Spoiler alert: You can’t live off of fruit roll ups and GrubHub forever.
College is a place where you will truly feel independent, but with that comes responsibility. Everyone knows that you’re supposed to “eat healthy,” but what does that mean? Feeding yourself properly and exercising sufficiently seem to be quite easy tasks, but it’s always way easier said than done. At least it was until now, thanks to the Nutrition Services provided by University Health Services.
The University of Wisconsin has recently joined America’s Healthy Campus Initiative, which promotes wellness in college students across the country. In hopes to achieve a healthier and happier student body, there are now whole new hosts of programs available for UW students to become educated about nutrition.
Individual wellness sessions can be booked with UHS, which will connect students with ‘health-oriented psychologists” to help them develop a set strategy for how to tackle their desired diet and exercise goals to fit their needs. This could be particularly useful to students with allergies or those concerned with inserting healthy eating habits into their new college schedules. Through these sessions, students can also be referred to different UHS staff members for different help and information.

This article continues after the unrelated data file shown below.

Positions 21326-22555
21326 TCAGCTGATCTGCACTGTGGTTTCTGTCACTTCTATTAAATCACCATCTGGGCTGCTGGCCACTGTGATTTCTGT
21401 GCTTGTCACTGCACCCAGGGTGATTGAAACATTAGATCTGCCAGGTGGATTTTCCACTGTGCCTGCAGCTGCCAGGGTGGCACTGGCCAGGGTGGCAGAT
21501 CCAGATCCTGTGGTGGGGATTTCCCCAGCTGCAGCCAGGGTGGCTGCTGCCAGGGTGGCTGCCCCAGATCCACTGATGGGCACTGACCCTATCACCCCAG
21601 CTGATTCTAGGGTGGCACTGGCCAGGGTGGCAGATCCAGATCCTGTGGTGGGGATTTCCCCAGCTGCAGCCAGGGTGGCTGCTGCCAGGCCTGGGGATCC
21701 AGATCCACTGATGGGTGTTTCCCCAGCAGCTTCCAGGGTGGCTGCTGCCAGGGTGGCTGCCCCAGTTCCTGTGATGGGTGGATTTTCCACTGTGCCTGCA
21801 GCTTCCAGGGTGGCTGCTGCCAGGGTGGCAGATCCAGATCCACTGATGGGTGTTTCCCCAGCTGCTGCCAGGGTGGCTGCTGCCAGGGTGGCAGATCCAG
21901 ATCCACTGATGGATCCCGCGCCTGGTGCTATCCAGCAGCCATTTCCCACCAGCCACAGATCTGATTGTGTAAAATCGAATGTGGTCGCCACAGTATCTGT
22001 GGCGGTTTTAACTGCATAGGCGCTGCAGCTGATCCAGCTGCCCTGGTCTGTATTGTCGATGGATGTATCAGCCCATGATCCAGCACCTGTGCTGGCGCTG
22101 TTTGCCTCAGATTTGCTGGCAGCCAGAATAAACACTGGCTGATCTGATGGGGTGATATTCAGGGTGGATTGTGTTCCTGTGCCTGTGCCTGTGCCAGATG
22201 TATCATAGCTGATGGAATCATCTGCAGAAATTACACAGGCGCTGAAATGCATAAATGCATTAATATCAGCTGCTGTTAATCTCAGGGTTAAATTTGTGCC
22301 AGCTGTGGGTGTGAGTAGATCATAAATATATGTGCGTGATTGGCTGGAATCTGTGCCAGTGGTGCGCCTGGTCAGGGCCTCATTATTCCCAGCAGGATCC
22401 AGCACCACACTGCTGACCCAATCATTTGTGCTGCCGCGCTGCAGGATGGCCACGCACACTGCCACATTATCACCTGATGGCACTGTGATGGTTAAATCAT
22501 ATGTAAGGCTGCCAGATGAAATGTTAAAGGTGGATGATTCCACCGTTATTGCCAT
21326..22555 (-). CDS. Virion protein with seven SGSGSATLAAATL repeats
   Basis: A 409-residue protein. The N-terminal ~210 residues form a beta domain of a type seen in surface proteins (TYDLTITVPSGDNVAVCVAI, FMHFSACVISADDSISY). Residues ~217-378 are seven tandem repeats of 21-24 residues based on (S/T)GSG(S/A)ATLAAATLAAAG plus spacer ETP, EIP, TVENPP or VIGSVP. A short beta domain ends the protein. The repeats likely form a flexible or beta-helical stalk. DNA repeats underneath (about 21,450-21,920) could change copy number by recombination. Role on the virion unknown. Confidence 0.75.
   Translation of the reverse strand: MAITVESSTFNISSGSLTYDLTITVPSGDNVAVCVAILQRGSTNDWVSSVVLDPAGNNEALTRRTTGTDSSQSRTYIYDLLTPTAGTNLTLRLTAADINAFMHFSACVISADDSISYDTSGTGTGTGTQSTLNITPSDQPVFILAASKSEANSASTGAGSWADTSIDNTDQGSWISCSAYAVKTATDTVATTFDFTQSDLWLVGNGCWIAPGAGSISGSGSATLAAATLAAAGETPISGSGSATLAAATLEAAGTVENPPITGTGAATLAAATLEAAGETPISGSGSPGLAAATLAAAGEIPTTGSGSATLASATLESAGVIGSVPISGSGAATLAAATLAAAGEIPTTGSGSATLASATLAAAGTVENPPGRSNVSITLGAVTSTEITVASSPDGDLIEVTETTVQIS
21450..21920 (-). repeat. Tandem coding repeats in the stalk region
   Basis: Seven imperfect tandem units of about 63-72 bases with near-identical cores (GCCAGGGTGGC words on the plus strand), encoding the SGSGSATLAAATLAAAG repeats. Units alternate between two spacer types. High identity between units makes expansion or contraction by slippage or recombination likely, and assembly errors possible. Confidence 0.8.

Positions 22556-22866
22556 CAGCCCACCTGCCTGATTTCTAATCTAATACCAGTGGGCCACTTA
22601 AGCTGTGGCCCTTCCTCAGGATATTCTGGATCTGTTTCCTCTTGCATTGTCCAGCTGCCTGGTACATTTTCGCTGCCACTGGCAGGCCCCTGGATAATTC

Even if you don’t feel that one of these sessions is necessary for you, I highly recommend visiting the UHS Nutrition Services website regardless as it provides some quick and easy healthy recipes for busy college students. From breakfast foods like huevos rancheros to savory entrees like parmesan chicken, it’s definitely a step up from Cup Noodles.
One major take away from UHS Nutrition Services is how strongly wellness is linked with many other aspects of our lives beyond just the food that we eat. Wellness embodies both the body and mind. Wholesome and healthy foods should also be paired with other healthy lifestyle practices such as working out, sleeping well and taking time to destress.
I’m not saying you shouldn’t treat yo’ self from time to time, but if your treating turns into a problem, you now have a place to turn.
Jill Kazlow ([email protected]) is a sophomore intending to major in journalism.